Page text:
Today, all humans are classified as belonging to the species Homo sapiens and sub-species Homo sapiens sapiens. However, this is not the first species of homininae: the first species of genus Homo, Homo habilis, are theorized to have evolved in East Africa at least 2 million years ago, and members of this species populated different parts of Africa in a relatively short time. Homo erectus is theorized to have evolved more than 1.8 million years ago, and by 1.5 million years ago had spread throughout Europe and Asia. Virtually all physical anthropologists agree that Archaic Homo sapiens (A group including the possible species H. heidelgergensis, H. rhodesiensis and H. neanderthalensis) evolved out of African Homo erectus ((sensu lato) or Homo ergaster).[52][53]

Today anthropologists increasingly believe that anatomically modern humans (Homo sapiens sapiens) evolved in North or East Africa from H. heidelbergensis and then migrated out of Africa, mixing with and replacing H. heidelbergensis and H. neanderthalensis populations throughout Europe and Asia, and H. rhodesiensis populations in Sub-Saharan Africa (a combination of the Out of Africa and Multiregional models).[54][verification needed]

"Within" versus "between group variation"

See also: "Human genetic diversity: Lewontin's fallacy" (scientific paper)
The F(ST) or "genetic variation between versus within groups" for human races is approximately 0.15. This is ample to satisfy taxonomic significance. The F(ST) for humans and chimpanzees is 0.18.[55] The attempt to claim F(ST) invalidates the human race concept is known as "Lewontin's Fallacy".[56] However, Witherspoon et al. 2007 concluded that Lewontin's "Fallacy" is only a fallacy if one assumes the populations that individuals can be assigned to are "races". They concluded the ability to assign an individual to a specific population cluster with enough markers considered is perfectly compatible with the fact it may still be possible for two randomly chosen individuals from different populations/clusters to be more similar to each other than to a randomly chosen member of their own cluster whilst still being capable of being traced back to specific regions.[57][58]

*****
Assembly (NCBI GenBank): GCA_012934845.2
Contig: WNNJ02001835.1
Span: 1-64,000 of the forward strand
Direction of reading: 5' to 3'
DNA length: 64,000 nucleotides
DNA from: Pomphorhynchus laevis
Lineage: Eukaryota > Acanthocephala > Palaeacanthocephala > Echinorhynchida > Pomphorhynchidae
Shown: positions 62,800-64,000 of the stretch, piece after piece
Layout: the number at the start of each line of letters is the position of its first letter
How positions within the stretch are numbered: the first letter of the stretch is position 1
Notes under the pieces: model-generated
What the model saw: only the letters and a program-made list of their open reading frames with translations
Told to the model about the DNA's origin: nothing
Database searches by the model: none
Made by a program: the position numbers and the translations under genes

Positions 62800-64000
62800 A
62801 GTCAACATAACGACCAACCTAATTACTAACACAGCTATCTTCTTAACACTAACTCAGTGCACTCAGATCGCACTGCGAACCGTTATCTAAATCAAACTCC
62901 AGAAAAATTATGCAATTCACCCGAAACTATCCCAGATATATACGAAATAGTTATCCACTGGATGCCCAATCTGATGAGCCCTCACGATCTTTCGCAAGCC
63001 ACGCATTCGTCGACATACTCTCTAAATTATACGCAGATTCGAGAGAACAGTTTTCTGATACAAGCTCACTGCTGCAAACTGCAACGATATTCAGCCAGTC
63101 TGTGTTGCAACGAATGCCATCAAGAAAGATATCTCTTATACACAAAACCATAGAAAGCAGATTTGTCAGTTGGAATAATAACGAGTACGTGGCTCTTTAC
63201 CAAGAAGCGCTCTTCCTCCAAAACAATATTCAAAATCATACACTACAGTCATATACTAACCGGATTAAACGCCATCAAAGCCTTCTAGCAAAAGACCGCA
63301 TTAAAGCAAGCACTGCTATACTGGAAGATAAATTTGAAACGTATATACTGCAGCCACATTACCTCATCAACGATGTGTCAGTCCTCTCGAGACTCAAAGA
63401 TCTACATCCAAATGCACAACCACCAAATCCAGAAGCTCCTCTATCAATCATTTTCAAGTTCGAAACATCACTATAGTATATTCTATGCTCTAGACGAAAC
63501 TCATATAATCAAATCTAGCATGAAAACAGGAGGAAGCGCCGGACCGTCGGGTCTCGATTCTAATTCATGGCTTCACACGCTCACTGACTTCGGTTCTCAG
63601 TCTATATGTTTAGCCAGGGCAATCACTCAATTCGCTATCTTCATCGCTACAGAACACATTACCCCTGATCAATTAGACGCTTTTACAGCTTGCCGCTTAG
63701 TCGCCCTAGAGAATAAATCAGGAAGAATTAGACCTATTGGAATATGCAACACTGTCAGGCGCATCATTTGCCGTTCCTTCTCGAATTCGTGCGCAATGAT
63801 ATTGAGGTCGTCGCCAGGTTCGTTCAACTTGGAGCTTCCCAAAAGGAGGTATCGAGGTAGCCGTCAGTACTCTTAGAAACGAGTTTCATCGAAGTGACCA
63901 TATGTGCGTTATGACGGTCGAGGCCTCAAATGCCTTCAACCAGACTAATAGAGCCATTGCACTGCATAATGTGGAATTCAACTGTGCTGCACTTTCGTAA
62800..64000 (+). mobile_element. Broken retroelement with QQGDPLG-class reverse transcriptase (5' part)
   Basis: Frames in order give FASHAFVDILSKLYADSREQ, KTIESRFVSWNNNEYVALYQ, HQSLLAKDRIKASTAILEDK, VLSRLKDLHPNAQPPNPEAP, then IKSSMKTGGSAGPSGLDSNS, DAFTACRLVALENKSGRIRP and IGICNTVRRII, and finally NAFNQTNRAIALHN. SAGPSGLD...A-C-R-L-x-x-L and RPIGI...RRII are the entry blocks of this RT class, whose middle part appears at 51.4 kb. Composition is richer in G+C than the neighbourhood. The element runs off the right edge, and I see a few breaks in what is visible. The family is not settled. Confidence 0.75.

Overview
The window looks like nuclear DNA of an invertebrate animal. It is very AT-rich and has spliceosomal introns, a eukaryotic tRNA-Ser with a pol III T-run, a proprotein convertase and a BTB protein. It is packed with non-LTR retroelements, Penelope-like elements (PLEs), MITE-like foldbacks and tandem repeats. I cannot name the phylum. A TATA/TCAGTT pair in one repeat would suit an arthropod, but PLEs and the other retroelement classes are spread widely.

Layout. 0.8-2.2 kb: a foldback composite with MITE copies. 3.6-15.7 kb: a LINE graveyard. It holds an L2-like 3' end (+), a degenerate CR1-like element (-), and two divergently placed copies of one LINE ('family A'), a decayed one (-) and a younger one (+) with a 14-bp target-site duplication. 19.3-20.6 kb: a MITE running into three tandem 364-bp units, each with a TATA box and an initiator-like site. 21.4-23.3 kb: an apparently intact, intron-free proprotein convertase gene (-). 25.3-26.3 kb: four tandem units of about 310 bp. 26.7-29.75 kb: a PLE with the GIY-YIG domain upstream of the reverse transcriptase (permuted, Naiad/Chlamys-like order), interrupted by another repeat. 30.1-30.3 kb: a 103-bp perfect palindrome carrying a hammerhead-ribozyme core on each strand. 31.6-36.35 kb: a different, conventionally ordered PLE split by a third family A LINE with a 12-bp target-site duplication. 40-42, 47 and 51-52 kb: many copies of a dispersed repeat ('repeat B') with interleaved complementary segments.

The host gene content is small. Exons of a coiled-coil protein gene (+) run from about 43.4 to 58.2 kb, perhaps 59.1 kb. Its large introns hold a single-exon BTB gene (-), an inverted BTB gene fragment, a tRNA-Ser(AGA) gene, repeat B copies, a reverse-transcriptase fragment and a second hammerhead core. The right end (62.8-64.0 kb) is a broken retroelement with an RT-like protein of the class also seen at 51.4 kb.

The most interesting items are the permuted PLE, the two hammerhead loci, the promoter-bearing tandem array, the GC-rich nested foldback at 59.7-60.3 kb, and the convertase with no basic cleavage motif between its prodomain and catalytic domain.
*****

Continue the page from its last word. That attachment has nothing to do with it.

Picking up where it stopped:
Lieberman and Jackson argued that while advocates of both the Multiregional Model and the Out of Africa Model use the word race and make racial assumptions, none define the term.[51] They conclude that students of human evolution would be better off avoiding the word race, and instead describe genetic differences in terms of populations and clinal gradations.[51]

Now again, if we assume that Bigfoots are real then, it's reasonable to assume they have a diverse mix within their own species. How diverse is a function of the size of the population. If we further assume that in North America there is a population of between 20k and 50K (you have to have enough to make a viable population, and I've seen a lot of numbers battiered around by a lot of people with a lot of letters after their names. So pick the one you like best). Look at the diversification within Caucasians; Blond, brunettes, redheads, fair complexions, olive complexions, dark complexions, blue eyes, brown eyes, hazel eyes, dark eyes. "I just saw a human, it was a red head."
"You idiot, you know all humans have dark hair."

Just speculating, but it seems reasonable to assume......since this is a huge assumption anyway, that a population is going to have some diversity. How much diversity, is a function of population size and location.

Not sure if I made my point here or not.

:unsure2:


#9    DieChecker

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Posted 27 March 2013 - 04:47 AM

Have you ever been watching the evening news and they put up a police artists drawing of a criminal suspect? Sometimes they are spot on, but usually they could be anyone. A great variety among drawings of something like bigfoot is bound to happen.

Posted Image
http://www.thepainte.../head/index.php

http://www.thepainte...ch/bsp_main.php

Edited by DieChecker, 27 March 2013 - 04:50 AM.